SAVING LIVES: FIRE DRONES QUICKLY BECOMING INVALUABLE FOR SEARCH AND RESCUE

It's a common situation for many of the fire departments we've worked with over the last few years; a citizen gets lost in the woods, the mountains, or a body of water and it quickly becomes a race against time to marshal the joint efforts of police, fire, and volunteers to locate the person quickly and, most importantly, alive. Best case scenario, a ton of resources are used to save a life...and in the worst case, time runs out.

 

As more departments are looking into fire drones, the question of utility comes up a lot. "How will we really use this thing?" is a common question, and the answer is becoming increasingly clear: search and rescue.

 

No other fire service drone use case has consistently yielded superior results than search and rescue. Whether it's a mountain, wood, or water rescue, drones equipped with thermal imagery and spotlights can give a firefighters eyes in the sky quickly, and can cover more territory more efficiently than just about any method currently available. 

 

Learn more about the new DJI Mavic 2 Enterprise Dual

 

What makes a search and rescue drones so powerful is the ability for many to be equipped with high-resolution FLIR thermal cameras, so that even in dark or foggy conditions, fire service drone pilots can locate the victim quickly, and keep eyes on them until they can be rescued. One of the primary limitations of thermal imagery is that it cannot see through water or glass, so in situations with submerged victims or evidence, thermal imagery would not be the best fit.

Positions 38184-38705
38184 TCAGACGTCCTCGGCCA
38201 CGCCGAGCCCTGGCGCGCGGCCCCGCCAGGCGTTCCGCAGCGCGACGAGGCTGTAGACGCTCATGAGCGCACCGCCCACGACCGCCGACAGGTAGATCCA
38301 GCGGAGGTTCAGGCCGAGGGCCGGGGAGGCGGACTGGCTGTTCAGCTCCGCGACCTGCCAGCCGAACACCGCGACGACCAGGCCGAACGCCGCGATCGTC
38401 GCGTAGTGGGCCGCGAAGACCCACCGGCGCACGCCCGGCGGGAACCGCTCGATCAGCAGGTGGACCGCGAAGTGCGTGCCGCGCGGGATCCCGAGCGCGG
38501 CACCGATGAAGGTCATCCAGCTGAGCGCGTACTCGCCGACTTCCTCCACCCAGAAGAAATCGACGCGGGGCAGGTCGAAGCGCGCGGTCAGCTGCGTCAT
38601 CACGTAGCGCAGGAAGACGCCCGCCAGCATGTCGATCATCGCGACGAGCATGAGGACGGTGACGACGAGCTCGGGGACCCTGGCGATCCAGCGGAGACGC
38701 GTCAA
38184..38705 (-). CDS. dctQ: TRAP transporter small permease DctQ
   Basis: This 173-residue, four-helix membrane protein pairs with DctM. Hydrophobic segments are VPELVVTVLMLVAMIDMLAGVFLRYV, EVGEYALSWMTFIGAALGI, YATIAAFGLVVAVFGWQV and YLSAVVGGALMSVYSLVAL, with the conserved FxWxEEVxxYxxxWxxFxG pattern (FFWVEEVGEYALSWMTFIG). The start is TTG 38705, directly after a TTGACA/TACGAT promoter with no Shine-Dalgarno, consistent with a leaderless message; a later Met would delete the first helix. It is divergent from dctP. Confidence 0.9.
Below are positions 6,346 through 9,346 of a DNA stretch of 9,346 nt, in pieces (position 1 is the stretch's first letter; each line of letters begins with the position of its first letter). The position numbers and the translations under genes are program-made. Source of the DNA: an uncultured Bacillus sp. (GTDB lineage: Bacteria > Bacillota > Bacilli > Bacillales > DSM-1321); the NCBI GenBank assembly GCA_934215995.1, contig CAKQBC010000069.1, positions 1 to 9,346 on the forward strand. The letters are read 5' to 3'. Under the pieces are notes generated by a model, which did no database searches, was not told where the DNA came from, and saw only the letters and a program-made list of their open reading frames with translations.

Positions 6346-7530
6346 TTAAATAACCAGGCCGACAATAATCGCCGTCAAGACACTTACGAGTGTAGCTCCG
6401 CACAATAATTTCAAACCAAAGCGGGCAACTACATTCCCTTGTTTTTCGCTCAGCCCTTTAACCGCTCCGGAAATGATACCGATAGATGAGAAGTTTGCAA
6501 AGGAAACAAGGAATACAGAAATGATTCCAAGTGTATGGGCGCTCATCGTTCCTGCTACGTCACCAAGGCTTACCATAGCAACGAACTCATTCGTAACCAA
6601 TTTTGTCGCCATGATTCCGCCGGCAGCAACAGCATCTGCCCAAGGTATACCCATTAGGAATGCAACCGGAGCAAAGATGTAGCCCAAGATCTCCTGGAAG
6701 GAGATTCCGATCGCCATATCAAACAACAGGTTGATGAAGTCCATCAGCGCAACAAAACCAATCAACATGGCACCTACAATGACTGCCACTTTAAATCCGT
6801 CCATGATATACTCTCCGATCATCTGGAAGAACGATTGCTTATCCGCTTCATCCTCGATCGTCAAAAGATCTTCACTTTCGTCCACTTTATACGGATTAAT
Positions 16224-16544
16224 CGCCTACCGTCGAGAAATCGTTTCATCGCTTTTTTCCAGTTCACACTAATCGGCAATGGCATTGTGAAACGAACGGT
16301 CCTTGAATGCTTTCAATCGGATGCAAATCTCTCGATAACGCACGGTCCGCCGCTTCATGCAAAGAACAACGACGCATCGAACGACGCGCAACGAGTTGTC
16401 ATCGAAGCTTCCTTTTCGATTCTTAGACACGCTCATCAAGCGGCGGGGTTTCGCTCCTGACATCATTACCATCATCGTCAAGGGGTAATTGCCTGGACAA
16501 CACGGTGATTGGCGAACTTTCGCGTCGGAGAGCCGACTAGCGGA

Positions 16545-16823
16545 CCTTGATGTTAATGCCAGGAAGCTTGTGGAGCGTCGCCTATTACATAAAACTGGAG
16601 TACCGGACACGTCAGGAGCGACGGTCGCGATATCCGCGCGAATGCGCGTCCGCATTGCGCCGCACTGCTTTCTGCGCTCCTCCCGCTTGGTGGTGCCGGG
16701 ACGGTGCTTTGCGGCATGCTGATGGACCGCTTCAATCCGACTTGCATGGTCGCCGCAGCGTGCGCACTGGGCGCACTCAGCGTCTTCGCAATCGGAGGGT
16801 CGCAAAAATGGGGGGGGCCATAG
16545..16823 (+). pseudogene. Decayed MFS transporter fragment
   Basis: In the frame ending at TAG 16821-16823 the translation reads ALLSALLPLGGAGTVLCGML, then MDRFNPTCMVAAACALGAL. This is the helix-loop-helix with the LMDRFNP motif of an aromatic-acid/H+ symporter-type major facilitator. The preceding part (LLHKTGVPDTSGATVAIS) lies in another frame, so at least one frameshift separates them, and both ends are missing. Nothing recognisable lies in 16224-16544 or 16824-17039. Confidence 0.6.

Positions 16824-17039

The ability to drop a payload can also be extremely important in life-threatening situations. Whether you're dropping a walkie-talkie for a hostage, water or first aid kit to a stranded hiker, or sending a rope or flotation device in a water rescue, drones give you an unprecedented opportunity to reach victims in hard-to-reach places.

 

Learn more about the FSES Drop System for the DJI Matrice 210

 

Another add-on for search and rescue UAS are flashing lights to firefighters on the ground locate the victim. An UAS's onboard GPS will keep the drone stationary in the air, giving those on the ground a point to work toward. 

 

So, if you are considering whether a drone program is worth it for your fire department, think on all the times in the last year thousands of dollars and tons of man-hours have been spent saving a single life. Imagine if that same life could have been saved in half the time, with half the cost. That's the potential of drones in search and rescue.

 

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